Question linger over how Bishop was hired despite a questionable background.

Bishop was faulted, but never charged in her brother's 1986 shooting death and was questioned, and again never charged, in a 1993 attempted mail bombing of a Harvard professor. Those crimes have come under fresh scrutiny as investigators wonder what evidence may have been missed.

One issue that has been raised is whether the investigation into the death of Bishop's brother was influenced by the fact Bishop's mother was a town official at the time.

Retired Police Chief Now Questions Bishop's Shooting of Her Brother

John Polio, the now-retired police chief who ruled the death an accident in 1986, denied Monday there was ever a cover up. But he told the Boston Globe in an interview published today that he now has questions about the quality of the investigation in 1986, partly because he's since seen a report that may have changed his initial ruling that the shooting was an accident.

Polio told the Globe that state police did not interview Bishop or her mother until 11 days after the fatal shooting and that investigators found discrepancies in their stories.

"When I hear everything and I see this report for the first time, if this information was at my hands then, yes, I would have to do a lot of thinking before I made a decision then,'' Polio said.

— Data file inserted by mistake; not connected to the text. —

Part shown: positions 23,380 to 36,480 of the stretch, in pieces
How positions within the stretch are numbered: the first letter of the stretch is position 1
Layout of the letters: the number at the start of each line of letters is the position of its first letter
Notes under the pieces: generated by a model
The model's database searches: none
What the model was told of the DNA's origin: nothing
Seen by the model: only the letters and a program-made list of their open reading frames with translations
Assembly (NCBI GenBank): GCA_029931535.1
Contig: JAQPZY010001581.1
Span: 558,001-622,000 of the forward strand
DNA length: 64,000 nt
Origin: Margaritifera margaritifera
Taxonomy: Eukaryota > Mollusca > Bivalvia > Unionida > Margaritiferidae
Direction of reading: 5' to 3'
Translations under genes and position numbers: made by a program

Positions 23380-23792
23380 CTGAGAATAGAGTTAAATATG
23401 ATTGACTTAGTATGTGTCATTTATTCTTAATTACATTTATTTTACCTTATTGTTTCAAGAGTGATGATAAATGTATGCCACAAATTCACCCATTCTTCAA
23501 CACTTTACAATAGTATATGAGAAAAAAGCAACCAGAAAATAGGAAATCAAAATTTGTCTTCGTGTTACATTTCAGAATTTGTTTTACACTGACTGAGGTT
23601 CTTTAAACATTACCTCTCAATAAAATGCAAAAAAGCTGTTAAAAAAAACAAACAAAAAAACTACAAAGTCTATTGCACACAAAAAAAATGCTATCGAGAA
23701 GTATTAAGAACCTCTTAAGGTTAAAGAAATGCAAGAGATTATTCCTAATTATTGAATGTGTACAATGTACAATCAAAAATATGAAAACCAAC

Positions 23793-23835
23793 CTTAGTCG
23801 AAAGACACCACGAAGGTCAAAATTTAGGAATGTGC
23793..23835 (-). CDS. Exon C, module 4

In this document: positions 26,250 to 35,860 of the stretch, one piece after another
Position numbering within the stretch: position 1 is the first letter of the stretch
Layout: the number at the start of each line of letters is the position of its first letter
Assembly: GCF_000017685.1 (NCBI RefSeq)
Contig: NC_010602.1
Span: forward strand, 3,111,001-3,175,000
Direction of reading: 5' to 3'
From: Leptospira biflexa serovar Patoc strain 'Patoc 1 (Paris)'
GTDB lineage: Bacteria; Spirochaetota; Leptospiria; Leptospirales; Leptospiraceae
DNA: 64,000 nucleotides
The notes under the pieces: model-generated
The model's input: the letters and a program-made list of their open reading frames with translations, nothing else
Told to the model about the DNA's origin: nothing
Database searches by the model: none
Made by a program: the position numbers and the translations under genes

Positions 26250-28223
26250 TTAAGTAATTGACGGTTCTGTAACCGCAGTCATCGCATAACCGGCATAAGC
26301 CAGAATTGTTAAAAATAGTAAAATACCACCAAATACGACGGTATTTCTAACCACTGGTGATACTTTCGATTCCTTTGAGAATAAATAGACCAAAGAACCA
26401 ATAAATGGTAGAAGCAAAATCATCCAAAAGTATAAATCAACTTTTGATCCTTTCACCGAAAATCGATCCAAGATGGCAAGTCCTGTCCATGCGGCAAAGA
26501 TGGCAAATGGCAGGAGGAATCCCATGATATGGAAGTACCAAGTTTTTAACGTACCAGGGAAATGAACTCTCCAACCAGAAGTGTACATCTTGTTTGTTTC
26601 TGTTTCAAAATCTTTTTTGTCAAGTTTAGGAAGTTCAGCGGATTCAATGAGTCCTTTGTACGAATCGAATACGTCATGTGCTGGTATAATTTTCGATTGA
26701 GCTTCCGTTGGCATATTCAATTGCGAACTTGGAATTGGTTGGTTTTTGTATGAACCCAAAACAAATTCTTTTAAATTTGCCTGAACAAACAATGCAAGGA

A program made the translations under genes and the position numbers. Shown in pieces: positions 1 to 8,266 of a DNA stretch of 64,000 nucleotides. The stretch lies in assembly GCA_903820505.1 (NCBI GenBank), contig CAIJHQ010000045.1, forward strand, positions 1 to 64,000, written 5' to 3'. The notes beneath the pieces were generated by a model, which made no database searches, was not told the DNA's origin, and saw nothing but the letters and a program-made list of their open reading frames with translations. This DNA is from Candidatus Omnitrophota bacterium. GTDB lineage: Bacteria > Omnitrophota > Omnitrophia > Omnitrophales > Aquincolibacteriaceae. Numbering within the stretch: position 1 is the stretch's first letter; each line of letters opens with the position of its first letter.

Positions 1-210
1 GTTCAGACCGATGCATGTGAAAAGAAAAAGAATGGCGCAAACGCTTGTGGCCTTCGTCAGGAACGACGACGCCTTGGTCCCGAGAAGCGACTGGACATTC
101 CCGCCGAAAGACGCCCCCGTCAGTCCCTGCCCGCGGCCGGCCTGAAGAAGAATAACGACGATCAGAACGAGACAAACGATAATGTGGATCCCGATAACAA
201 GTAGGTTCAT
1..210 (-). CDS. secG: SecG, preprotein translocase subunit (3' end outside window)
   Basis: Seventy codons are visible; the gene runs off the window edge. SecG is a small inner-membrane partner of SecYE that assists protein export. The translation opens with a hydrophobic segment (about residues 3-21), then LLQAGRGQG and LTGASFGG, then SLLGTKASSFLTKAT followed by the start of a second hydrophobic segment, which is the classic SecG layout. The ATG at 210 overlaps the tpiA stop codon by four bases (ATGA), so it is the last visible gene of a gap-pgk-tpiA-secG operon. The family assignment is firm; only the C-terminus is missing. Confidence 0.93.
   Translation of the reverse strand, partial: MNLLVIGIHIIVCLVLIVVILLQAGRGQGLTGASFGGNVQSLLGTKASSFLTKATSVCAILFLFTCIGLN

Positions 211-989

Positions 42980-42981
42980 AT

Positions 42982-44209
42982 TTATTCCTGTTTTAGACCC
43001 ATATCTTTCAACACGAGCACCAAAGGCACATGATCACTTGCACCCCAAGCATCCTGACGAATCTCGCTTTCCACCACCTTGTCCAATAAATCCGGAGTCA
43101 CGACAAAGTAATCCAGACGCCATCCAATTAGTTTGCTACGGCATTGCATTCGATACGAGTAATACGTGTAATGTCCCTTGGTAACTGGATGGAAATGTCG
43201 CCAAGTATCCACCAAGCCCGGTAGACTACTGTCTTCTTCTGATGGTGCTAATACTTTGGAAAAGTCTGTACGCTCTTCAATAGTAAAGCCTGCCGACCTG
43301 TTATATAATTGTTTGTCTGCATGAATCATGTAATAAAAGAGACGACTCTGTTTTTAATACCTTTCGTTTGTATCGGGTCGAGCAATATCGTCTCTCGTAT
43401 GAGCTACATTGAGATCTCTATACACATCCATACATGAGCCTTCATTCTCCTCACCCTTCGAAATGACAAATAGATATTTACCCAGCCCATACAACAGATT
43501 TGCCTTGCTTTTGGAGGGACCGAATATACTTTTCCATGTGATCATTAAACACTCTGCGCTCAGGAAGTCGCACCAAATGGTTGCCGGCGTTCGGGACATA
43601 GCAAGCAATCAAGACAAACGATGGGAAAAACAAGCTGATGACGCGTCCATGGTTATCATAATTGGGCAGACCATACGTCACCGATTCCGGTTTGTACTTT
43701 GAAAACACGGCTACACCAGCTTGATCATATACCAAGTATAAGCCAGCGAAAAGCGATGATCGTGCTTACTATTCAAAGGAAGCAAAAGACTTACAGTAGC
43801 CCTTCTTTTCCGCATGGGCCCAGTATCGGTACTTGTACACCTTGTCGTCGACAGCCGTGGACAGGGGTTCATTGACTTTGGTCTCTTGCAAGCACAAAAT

Store owner Tom Pettigrew told ABC News that Bishop ran into his store shortly after shooting her brother and told him a story about how her husband was after her and she feared for her life.

"I got a shotgun stuck in my chest," he said. "She told me to put my hands up."

Williams told "Good Morning America" that the university had collected three very favorable recommendations for Bishop before they hired her and that all standard hiring practices were followed.

"In fact, we know now that had we done a criminal background check, which is certainly uncommon in academic hiring," he said, "the actions that had been revealed most recently would not have shown up in such a check."

Bishop's husband, James Anderson, told ABC News in a phone interview that his wife was innocent of all the past crimes being circulated in the media and that there was no way to predict she would snap last week.

Before the shootings, he said, his wife had said nothing and he assumed their Friday "date night" was still on.

"She is barely holding up. I am caving in to say the least," Anderson said. "Nobody understands what happened, nobody knows. Can't sit down and talk to her and ask her what happened what went wrong what broke."

Anderson said he had tried to cheer Bishop up after she was denied tenure in the fall, telling her she was beautiful, smart and had an IQ over 160. It was that denial, authorities believe, that may have been the motive for the shooting.

"She was loved and respected by everybody in the scientific community and her students. They all liked her, they all loved her," Anderson told ABC News. "That is the problem, all of these closed things have been brought back up."

Bishop could face the death penalty if convicted in the killings, but Anderson said he still wants her to know "I love her."

Anderson told the Chronicle of Higher Education that his wife had called from jail and said, "I know you guys are obviously in shock," and asked if their four children had done their homework.